PEMBROKE — St. Pauls native Kayla Seedig was drawn back to the studio where she cut her teeth as an artist at The University of North Carolina at Pembroke. With a year of graduate study behind her, she recently returned to the university to work with print-maker Brandon Sanderson on an independent study project.
“Brandon is an amazing teacher and mentor,” she said. “I was homesick, too. So, here I am.”
The Alumni Association’s 2014 Outstanding Senior, Seedig is more inspired than ever on the heels of her first year in the Master of Fine Arts program at the University of North Texas.
Two of Seedig’s signature qualities as an artist are hard work and her willingness to explore new territory. With Sanderson’s occasional guidance this summer, she took part in a national artist exchange portfolio organized by students at the Kansas City Art Institute.
For the exchange, titled “Sad Girl,” participating artists create prints and send them to each other. In addition to presenting a networking opportunity for budding artists, exhibitions often spring from the collection. Sanderson, who has worked with Seedig since she was a freshman, met with her weekly.
“I mentored Kayla on the conceptual aspect of the project and some secondary advising on technique,” Sanderson said. “Kayla is in the early stages of establishing a national reputation in the field. Her largest artist interests lie in printmaking, drawing, digital and photographic processes, though she is uncharacteristically versatile in her approach to technique and content. I’ve enjoyed mentoring her through that process and particularly this project.”
Seedig’s work at The University of North Carolina at Pembroke sparked opportunities to exhibit her work and attend conferences like Frogman’s Print Workshop — an annual pilgrimage of print-makers to South Dakota.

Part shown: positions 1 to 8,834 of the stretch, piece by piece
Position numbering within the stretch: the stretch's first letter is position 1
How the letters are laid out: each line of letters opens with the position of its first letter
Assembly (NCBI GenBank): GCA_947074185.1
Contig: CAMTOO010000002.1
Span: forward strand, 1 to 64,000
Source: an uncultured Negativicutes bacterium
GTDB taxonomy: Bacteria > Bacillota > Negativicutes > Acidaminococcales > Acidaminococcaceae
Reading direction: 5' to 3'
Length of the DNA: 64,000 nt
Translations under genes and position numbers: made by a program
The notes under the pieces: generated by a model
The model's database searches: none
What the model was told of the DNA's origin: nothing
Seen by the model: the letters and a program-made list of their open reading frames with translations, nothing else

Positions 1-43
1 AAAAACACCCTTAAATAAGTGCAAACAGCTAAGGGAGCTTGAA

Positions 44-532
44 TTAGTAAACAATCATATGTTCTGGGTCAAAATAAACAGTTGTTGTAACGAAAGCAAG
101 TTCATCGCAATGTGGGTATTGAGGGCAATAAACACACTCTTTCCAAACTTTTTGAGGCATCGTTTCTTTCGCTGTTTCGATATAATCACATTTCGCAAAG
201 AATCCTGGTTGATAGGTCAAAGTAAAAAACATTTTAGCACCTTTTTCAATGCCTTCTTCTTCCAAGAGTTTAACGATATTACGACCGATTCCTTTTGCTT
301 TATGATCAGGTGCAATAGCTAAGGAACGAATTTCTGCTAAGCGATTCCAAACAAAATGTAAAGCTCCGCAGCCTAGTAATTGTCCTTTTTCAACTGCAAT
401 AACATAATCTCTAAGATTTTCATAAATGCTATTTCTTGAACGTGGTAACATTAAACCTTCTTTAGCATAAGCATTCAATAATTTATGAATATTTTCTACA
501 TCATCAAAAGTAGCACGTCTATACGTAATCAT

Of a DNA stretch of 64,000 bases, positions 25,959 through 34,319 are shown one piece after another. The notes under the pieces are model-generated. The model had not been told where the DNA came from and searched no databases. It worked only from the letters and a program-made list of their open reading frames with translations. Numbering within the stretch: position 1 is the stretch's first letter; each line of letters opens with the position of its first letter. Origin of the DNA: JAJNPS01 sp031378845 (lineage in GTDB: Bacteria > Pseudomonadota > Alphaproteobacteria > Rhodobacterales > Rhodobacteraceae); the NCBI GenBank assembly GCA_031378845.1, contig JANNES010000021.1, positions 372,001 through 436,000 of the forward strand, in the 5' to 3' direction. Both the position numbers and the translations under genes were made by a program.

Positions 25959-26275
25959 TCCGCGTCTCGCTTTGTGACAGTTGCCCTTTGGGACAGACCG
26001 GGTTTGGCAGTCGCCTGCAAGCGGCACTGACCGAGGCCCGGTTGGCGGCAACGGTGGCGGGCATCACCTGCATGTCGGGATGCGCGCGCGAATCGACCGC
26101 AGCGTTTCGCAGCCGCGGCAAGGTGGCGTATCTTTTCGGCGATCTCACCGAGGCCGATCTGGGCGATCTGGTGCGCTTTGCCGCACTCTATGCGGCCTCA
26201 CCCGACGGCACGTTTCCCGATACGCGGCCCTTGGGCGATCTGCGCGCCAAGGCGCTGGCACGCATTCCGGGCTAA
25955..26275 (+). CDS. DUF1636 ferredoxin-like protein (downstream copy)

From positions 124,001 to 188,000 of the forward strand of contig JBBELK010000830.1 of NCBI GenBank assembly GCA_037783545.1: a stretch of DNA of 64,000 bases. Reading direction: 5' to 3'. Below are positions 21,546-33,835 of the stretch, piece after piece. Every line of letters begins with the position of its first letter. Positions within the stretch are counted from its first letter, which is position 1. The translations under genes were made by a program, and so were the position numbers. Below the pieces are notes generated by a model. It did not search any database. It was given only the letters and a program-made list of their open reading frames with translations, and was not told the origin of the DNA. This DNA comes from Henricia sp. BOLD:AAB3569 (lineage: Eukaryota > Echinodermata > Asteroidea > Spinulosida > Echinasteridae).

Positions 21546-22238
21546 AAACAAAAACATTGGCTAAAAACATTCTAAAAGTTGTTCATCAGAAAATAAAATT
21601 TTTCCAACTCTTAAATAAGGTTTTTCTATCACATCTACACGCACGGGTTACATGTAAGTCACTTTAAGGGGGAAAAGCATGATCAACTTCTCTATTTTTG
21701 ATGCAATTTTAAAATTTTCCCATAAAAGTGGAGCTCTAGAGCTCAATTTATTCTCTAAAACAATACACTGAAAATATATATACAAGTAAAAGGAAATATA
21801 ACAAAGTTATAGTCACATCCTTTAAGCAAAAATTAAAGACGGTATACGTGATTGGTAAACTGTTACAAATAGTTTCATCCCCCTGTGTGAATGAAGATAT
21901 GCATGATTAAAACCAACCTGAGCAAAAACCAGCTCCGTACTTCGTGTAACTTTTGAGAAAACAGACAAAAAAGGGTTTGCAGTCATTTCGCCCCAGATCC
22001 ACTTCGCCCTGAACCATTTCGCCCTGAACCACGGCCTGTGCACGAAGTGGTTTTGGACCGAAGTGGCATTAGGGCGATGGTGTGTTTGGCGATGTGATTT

Her work has been on display at places like the Cora Stafford Gallery, the North Gallery on campus, the Catapult Creative House at Southeast Missouri State and twice at the university’s Voertman’s Gallery in Denton, Texas.
“I’m getting into shows; it’s competitive here,” she said of North Texas, which is a large university with a vibrant art and music scene. “It’s been good for me.”
North Texas has also provided the opportunity for Seedig to teach and mentor undergraduate students. She has found teaching challenging and rewarding.
“The deciding factor for me to attend North Texas was that I get to teach,” Seedig said. “By the time I graduate, I will be well rounded as an artist and teacher. I’m excited to get back. I get a new studio that is larger, and I get to teach drawing II. I’ll have 20 students, and I get to do demonstrations, lectures and grading. I enjoy the kids. Inspiration is not in the job description, but … .”
Hard work is in the job description, but that is Seedig’s strong suit.
“What struck me about Kayla was her persistence and growing willingness to invest the time necessary to building skill in and knowledge of a subject and the importance of reflecting thereon,” Sanderson said. “She understood the importance of what Helen Keller called ‘the precious science of patience’ in the pursuit of comprehension of and growing mastery of a topic.”
Seedig’s current work is a self-exploration of the culture of feminism that surrounds her. Her imagination is moving beyond the standard 18-by-24-inch print-maker’s frame.
Following the recent purchase of a travel trailer that is being renovated, Seedig is thinking of life and art on the road.
This story was submitted by Scott Bigelow, public information officer for The University of North Carolina at Pembroke.